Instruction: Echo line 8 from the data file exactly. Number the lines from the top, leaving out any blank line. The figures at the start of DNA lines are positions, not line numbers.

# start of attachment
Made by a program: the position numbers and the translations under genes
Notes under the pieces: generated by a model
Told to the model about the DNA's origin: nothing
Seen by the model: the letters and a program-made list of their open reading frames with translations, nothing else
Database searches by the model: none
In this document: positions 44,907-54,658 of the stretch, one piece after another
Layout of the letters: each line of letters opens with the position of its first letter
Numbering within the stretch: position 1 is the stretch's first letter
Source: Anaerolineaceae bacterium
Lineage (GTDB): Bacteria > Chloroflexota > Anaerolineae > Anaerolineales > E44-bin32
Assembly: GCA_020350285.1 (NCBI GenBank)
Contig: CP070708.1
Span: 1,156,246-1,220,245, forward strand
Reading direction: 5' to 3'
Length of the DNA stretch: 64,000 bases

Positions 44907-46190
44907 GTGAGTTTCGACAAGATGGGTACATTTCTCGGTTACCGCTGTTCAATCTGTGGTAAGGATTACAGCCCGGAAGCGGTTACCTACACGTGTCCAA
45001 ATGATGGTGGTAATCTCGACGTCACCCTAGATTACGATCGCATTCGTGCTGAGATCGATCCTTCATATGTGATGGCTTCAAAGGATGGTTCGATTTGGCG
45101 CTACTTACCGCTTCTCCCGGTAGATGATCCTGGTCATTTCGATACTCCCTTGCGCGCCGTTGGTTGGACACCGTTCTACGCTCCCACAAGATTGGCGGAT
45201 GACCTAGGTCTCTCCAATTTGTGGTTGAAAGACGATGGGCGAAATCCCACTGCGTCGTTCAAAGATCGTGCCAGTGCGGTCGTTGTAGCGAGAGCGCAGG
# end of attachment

Numbering within the stretch: position 1 is the stretch's first letter